Friday, February 15, 2008

Checkride Day

Well, the reason you haven't heard from me in the past week is because today is my recurrent checkride in the Beechjet. Wish me luck!

Thursday, February 07, 2008


If you are wondering why I haven't been blogging, it's because I'm getting ready to attend my recurrent Beechjet training down in Texas. Every year pilots have certain training requirements. My employer goes above and beyond by sending us to a training center for a week and gives us refresher training on the FARs and our aircraft ('course, we HAVE to do a checkride - no way around that).

In addition to the studying, I'm still working on getting the Girls With Wings message out to girls. Today I went to a local elementary school and talked to 31 fourth grade girls about flying. I only had 40 minutes and that just "flew" by. The girls were so interested - I think they could have asked questions for hours!

Basically what I did was take a cockpit poster and talk them through an enroute chart, ATC, and the different instruments. At the end I told them that at first something can seem really difficult, but if you break it down in to parts, it's easy! Plus, you have to ask questions so you make sure you understand.

Tuesday, February 05, 2008

Thanks, Savvimama!

Lofty Aspirations for Girls
Posted by SAVVI MAMA on February 5th, 2008 in Cool Stuff, For The Kids

My lovely mother shared a really cool website with me last week. A dynamic woman and pilot, Lynda Meeks, located in the Cleveland, Ohio area (where I grew up, by the way), has a wonderful site called Girls With Wings . . . Dreams Take Flight.

The goal of Girls With Wings is to introduce flying to girls at an early age and to motivate them to create “flight plans not fairy tales.” In fact, this year, Girls With Wings is offering its first scholarship for aspiring pilots.

The site is cute and offers several games, inspirational stories about female pilots, and volunteer opportunities. It also offers girls’ and women’s clothing, most in some hue of pink, with messages such as “Yes, Girls Can Fly!”

If you have a daughter, you and she may want to check out the site at
In addition, I’ve learned that the founder, Lynda Meeks, makes presentations to schools (any grade level), Girl Scout troops, career days, and other gatherings in which she can inspire girls to explore all of their opportunities - using, aviation, of course, as a prime example. If your school or group would like that type of inspiration, contact Lynda through her website.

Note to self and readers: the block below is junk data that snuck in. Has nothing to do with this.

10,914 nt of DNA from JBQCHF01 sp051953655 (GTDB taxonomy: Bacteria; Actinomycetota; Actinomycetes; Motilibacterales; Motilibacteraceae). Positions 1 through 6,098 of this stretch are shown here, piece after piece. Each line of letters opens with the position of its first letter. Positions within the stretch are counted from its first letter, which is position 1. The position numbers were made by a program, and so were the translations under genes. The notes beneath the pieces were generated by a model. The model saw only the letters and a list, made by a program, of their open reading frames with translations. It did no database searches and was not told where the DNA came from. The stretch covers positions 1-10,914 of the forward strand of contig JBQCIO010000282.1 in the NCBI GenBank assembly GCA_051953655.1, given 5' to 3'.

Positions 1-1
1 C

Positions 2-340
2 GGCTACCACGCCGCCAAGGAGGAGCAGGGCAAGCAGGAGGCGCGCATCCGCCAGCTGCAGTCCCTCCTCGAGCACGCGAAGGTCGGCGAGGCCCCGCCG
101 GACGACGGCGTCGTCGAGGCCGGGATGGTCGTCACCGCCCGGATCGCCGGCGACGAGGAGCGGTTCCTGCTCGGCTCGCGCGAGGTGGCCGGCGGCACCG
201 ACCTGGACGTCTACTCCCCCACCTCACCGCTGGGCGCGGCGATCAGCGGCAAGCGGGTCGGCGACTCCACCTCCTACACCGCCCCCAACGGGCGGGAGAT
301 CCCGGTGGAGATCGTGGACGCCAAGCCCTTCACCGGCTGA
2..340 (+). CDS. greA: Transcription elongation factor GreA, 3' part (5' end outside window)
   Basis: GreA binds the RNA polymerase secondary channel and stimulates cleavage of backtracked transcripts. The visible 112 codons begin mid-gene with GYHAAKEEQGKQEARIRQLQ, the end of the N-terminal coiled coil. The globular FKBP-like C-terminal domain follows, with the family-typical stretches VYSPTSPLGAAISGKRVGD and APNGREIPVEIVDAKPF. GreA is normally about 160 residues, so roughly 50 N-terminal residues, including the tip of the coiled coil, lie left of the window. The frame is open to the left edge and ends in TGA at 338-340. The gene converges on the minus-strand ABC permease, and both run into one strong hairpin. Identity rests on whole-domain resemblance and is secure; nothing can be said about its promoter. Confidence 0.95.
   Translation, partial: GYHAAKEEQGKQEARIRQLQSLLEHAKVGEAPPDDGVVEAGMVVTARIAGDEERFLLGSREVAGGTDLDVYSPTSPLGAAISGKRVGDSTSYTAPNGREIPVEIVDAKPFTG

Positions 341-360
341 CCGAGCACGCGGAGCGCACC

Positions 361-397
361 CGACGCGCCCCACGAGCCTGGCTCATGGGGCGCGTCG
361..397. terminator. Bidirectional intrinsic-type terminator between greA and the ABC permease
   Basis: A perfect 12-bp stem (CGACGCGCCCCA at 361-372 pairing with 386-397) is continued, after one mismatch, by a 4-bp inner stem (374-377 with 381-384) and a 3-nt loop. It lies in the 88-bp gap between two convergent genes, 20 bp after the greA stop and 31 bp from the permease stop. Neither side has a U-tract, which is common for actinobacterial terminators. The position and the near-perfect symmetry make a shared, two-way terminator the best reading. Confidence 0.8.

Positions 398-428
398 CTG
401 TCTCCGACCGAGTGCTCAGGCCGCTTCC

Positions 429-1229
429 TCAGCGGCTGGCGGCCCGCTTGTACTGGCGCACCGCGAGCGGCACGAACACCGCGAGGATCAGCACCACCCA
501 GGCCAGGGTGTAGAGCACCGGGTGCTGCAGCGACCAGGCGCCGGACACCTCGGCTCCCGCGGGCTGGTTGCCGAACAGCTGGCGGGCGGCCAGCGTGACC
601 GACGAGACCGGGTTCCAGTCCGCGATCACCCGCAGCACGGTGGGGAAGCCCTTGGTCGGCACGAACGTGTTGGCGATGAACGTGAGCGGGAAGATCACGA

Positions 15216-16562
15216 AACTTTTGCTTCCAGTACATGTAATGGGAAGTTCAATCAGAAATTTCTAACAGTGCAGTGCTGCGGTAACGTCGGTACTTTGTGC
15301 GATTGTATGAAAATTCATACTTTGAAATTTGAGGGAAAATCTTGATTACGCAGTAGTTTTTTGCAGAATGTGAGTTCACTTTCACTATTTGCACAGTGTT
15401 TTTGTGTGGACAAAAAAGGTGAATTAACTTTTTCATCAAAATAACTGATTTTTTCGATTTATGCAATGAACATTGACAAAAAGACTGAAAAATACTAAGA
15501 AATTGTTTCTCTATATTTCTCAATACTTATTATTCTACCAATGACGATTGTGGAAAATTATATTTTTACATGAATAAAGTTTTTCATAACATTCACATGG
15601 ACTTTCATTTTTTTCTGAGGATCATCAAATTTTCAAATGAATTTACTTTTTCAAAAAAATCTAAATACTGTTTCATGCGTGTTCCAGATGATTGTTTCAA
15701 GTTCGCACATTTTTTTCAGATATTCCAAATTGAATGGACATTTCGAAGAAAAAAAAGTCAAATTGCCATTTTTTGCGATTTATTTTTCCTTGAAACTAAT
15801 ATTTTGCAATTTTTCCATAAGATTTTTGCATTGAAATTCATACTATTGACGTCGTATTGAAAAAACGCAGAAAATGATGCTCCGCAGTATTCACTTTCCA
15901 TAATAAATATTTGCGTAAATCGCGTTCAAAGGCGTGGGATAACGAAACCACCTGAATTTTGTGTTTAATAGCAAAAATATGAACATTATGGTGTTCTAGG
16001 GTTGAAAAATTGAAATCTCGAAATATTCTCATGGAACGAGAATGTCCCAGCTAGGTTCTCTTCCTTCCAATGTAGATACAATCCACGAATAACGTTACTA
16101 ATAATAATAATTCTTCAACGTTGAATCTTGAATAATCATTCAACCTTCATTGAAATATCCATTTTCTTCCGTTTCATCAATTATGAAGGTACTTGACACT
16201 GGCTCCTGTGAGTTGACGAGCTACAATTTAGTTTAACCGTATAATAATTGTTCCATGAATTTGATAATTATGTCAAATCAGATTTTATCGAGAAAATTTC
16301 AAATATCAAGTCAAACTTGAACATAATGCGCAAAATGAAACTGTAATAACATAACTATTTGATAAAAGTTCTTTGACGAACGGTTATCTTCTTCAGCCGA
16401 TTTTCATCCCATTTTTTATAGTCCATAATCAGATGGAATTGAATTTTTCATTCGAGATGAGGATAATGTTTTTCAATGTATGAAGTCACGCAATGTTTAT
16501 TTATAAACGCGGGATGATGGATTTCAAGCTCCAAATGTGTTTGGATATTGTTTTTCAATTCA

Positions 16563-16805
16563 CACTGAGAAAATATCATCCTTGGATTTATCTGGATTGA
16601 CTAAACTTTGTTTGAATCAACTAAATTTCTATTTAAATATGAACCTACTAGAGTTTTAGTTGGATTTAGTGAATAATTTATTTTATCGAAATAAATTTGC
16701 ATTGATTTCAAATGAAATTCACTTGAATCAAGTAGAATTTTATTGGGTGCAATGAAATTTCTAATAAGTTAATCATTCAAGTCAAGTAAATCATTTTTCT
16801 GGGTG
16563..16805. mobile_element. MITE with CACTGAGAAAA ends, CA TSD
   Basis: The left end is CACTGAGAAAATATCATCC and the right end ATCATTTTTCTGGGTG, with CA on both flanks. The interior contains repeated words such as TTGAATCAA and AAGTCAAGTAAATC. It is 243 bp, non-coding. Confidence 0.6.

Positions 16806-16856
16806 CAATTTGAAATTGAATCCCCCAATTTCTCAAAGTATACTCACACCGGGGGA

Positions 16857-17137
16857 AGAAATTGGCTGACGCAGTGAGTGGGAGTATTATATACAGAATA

Monday, February 04, 2008

NPR Junkie

I'm kind of addicted to National Public Radio, because I don't have cable at home. Even on the road, I try to find the local NPR station to avoid turning on the boob tube in hotel rooms. I had a "driveway moment" as NPR calls them - where I sat in my car to listen to the rest of the story.

It was about Robin Epstein and her old job, "as producer and chief question writer on a game show for teen-age girls called Plugged In. It was one of the first shows to air on the Oxygen network, the TV channel for women created by Oprah Winfrey. Robin had hoped that the show could serve as a role model for young women, showing smart teen girls answering tough questions. But in the end, it sort of did the opposite. (10 minutes)"

I believe you'll be able to hear it by clicking on and looking for the last fifteen minutes or so.

The story opens with Robin talking about that up until age 12, girls are all about participating in class, knowing the answer, etc., so she bucked research and thought that a game show for teen girls would fill a niche - to show the world how smart girls are. Unfortunately, the questions were pretty obscure (politics, economics) for your typical teenage girl (would I have known who Bob Dole was at age 16?) and soon, the girls would refuse to even try to answer. So instead of getting questions that the girls might be able to answer - they seriously started making them go into the audience to get an autograph of the "cutest" boy. Yeah. Did this just reinforce the stereotype? Is it an all or nothing proposition? Is a trivia game show a good indicator of intelligence? Is there a disconnect between what we're teaching in schools and what we can regurgitate at will? Do we need to have kids study out of school to become really intelligent?

What do you think? In the words of Robin, do you agree "girls are dumb?" Should we decide its too difficult to "try and improve the quality of girls?" As she says, maybe we can find "a role model that could have this influence, but it's not a game show."

This American Life show #326 Quiz Show.